Feature Archive

Cutting to the Point on Circumcision

Cutting to the Point on Circumcision

WebMD Feature

From the time Debra Sherman and her husband, Mark Wilcox, learned through prenatal genetic tests that they were having a boy, they agonized over whether to circumcise their baby. "I didn't want the first decision we make for him to be a bad one," Sherman says.

In the end, the Chicago couple decided against taking that extra surgical snip of foreskin from their son's penis. Without overwhelming medical evidence favoring circumcision, Sherman says, it would have seemed to her like deciding to cut off his ear lobes.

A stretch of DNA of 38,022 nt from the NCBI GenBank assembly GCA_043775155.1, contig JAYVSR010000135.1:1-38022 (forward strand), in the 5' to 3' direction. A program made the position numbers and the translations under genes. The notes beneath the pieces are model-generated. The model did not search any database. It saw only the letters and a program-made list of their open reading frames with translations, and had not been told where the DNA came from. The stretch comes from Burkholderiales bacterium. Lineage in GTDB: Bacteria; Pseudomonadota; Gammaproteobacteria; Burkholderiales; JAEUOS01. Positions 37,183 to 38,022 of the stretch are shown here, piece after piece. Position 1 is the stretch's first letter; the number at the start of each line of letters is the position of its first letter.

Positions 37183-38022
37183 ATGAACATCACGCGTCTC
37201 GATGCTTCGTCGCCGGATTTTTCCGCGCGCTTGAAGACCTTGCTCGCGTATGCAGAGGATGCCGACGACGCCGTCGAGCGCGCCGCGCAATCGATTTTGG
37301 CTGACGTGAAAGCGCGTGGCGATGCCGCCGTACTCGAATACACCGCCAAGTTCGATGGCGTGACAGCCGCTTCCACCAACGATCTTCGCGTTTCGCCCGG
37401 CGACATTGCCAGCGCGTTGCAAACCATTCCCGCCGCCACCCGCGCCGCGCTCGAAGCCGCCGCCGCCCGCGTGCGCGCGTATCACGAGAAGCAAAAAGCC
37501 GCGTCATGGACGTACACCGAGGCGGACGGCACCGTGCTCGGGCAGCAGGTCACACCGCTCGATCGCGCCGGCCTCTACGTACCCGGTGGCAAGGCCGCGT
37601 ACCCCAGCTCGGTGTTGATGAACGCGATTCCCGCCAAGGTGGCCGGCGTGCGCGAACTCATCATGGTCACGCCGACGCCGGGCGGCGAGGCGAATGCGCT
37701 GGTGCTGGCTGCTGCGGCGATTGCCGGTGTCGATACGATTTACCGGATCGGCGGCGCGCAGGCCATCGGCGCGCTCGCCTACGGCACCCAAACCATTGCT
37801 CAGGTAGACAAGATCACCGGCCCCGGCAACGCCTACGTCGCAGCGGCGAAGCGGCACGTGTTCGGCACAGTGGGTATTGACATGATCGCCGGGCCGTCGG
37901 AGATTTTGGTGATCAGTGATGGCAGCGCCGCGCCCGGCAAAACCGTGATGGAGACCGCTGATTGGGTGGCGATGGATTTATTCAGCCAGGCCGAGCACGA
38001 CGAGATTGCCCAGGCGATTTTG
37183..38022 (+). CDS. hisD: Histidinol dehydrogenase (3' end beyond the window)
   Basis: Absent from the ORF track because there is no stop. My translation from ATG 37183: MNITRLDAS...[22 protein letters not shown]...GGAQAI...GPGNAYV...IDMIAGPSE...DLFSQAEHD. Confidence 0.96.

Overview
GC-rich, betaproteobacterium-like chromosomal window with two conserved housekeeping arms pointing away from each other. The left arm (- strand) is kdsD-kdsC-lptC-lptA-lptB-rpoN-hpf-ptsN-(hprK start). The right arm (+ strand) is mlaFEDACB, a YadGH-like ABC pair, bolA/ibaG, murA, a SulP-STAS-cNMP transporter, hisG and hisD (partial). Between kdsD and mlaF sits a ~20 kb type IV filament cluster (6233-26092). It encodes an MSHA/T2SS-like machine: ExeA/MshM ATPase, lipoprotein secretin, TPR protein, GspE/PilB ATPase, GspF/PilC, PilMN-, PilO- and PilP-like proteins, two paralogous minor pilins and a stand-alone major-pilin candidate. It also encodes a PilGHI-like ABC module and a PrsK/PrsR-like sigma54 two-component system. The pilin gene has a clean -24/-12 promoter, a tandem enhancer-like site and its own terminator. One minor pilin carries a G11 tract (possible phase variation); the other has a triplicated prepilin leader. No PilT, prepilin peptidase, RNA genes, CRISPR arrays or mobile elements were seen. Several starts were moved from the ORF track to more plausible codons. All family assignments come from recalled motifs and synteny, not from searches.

"From everything we read and everyone we talked to, it seemed like there was no medical reason to do it," says Sherman, whose son, Alex, is 7 months old. "Plus, I'm not religious, Mark's not religious, and I just thought it was an awful thing to do to a baby."

The fact is, the circumcision decision is a very personal one. Experts say parents need to understand the advantages and disadvantages, then decide what's right for them. Here are the latest facts and a look at how some parents are choosing.

Vive la Difference

Locker rooms have a way of reducing each sex to its least common denominator. Peel away the Levi's and Jockeys, put aside sizes and shapes, and the equipment is all basically the same -- at least that was the case when today's generation of new dads were kids.